Ishiguro's trek in to the foundations of society is a foray into all of the insecurities that we humans have. Kathy (Kath) is intelligent, insightful, and seemingly stable; we are privy to her successes in a world that is not necessarily kind, nor fair, to the students of Hailsham. This is not a school story -- far from it. It is a story about the plight of the human race. It is richly detailed, haunting, and thoughtful. A must-read for those who don't mind thinking while reading.
Oh, what a wild world Clarke creates. While I believe this book could have been shortened by half (too many details, superfluous characters, and tangents), the end product is well worth the time. The end 1/4 of the book makes the rest worthwhile.
I liked the footnotes, even in the audio version. Those were some of my favorite parts.
I did find that in the first 3/4 of the book my mind could wander, and when I came back, I hadn't lost the plot. It wasn't because the narrator isn't good. He's excellent.
I was glad I stuck with it. The ending is definitely worth it.
My least favorite of the Mistborn books. I felt like the ending was a let down and became a bit too religious; reiteration of past events happened all too frequently; and story lines were dropped or not given the emphasis they were due. Overall a good series, but I could have done without much of book 3.
This was my favorite of the Mistborn series. While it wasn't as fast-paced as the other two books, the characters were explored more deeply and we learned more about the different kinds of beings within the stories. The ticks I commented on in the first book were still present, but to a lesser degree. However, the reiteration of information that was presented within the same book was overwhelming. Overall, one of the better fantasy series I've read.
I listened to the version narrated by James Yaegashi, which was amazing. It was as if Toru was speaking to me throughout the book, telling me his story.
This is one of the best books I've listened to in recent history. An absolutely haunting tale of a 30-something Toru looking back 18 years to his youth in which he is dealing with love, heartbreak, suicide, and friendships.
It is often compared to Murakami's other books and dismissed because it does not carry the same themes. However, there is a depth and intimacy in this book that needles its way in and sticks with the reader. I highly recommend it.
I downloaded all six books in this series, so I keep going along. However, the same issues bother me in each one: Kahlan is whiny and weak; topics are reiterated over and over, even within the same book -- which is more of a distraction than a help; people are STUPID. I don't think I've ever engaged with books that treat people as such idiots. Richard is forceful and bullying even when he doesn't understand an issue; Kahlan is silly in how she listens to everyone BUT Richard; Zed just needs to spank them all and get them into line. The stories are good, but there are quirks that irritate me about them.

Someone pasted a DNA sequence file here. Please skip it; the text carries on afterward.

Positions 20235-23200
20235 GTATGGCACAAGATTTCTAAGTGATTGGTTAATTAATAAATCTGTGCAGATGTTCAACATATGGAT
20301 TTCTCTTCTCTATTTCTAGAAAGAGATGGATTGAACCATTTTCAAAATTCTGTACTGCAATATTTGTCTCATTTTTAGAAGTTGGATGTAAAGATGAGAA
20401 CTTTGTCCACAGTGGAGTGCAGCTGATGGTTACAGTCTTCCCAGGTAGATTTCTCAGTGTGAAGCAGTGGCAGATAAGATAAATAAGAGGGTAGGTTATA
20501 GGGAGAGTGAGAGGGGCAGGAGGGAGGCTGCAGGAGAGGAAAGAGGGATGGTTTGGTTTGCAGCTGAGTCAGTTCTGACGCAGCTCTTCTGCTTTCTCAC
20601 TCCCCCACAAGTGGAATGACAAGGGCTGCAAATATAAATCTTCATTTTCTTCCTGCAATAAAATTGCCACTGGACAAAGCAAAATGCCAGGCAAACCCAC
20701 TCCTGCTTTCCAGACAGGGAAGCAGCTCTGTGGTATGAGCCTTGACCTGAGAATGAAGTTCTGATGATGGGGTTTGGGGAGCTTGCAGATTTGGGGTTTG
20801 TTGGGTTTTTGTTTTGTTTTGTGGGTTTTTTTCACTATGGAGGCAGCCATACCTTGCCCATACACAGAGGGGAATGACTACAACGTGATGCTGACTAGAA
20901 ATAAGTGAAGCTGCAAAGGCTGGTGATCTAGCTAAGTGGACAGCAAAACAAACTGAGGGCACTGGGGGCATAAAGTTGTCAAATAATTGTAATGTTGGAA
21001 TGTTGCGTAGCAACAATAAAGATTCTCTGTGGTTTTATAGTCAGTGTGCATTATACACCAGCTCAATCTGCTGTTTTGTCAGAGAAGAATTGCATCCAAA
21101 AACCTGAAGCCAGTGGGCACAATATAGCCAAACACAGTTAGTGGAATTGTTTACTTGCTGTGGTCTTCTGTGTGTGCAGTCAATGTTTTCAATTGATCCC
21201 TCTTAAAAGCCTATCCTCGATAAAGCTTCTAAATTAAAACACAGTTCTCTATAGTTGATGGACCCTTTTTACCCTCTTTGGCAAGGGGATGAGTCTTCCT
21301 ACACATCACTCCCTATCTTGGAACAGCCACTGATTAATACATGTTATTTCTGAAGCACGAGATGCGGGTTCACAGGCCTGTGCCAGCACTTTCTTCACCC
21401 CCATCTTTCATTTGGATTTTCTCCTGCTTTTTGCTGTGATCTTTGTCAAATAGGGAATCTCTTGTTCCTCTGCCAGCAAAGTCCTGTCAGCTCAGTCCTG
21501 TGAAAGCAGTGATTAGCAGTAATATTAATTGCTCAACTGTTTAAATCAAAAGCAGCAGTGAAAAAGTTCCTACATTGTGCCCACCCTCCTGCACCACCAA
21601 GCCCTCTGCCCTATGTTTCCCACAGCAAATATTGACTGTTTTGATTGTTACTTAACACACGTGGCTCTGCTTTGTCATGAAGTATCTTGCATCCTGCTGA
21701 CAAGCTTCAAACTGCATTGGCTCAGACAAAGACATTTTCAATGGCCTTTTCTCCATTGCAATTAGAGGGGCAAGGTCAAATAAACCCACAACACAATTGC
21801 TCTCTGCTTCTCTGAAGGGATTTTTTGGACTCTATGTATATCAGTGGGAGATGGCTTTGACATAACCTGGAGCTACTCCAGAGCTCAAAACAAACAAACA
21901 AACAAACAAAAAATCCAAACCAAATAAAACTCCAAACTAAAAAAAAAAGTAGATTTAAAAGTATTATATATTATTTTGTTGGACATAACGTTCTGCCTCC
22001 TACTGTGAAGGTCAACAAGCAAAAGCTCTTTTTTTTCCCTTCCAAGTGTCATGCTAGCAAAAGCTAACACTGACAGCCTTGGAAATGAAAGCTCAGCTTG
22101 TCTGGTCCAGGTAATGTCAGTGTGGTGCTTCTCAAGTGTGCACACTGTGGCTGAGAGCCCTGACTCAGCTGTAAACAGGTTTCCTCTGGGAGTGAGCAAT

I found the overall story arc very interesting and engaging. I didn't want to stop listening, and raced toward the end (quite like the characters did, but without the allomancy).
However, there were two things that kept this from being a five star rating for me. The first is a peculiar authorial tic. He writes about "adjective eyes" (angry eyes, depressed eyes, horrified eyes). It drove me crazy by the end. The other was that this particular narrator, Michael Kramer, had a few problems throughout with Kel's accent. Kel would have an English accent, a Irish accent, an American accent, etc. It would eventually go back to normal, but it was a problem for me.
Unlike most others, I wasn't a huge fan of _The Time Traveler's Wife_, mostly because I feel that Niffenegger dropped the ending of the book. However, I decided to give her another try with this book narrated by Bianca Amato. The narration was perfect. The different voices and accents were consistent and realistic.
The book was interesting and engaging, in the beginning. However, it quickly became obvious where it was going (so many twin stories do this type of plot line) and the essential greediness of Ellspeth / Edie was too apparent throughout.
Again, the ending was disheartening. As someone who has immense trouble with conclusions, I understand this problem, however I find it disheartening when books reach the status these have without having solid endings.
I wanted to like it more. I was drawn in by Amato's portrayal of the characters. In the end, I felt let down.
Kahlan is weak and dependent upon Richard for her sanity. She cries all of the time, only invokes her magic to save him, and is fairly school-girlish. Richard is angry, stubborn, and carries knowledge far beyond what he should reasonably, since he doesn't know the people as well as Kahlan, but instructs her (and everyone else) on them nevertheless.
I like the stories, but these character traits bother me.
I had high hopes for this book since it had so much acclaim. I thought that perhaps it had a different twist on life that made the story more remarkable and more noteworthy. It didn't.
There are a lot of well-written stories about poverty, abuse, and coming-of-age, as this is. But this book doesn't add anything new to the genre. If not for McCourt's accent, I would have been bored to tears.
A longtime fan of science fiction, I was wary about a collaborative piece that brought together very different authors. I bought it because I liked the readers -- and they didn't disappoint.
I came to admire the authors for their incredible continuity throughout the stories, for the depth of these short stories, and for writing stories that have stayed with me long after I first listened (and I will listen again). I will definitely listen to more from each of these authors.
It is understandable why it was nominated for the Hugo.
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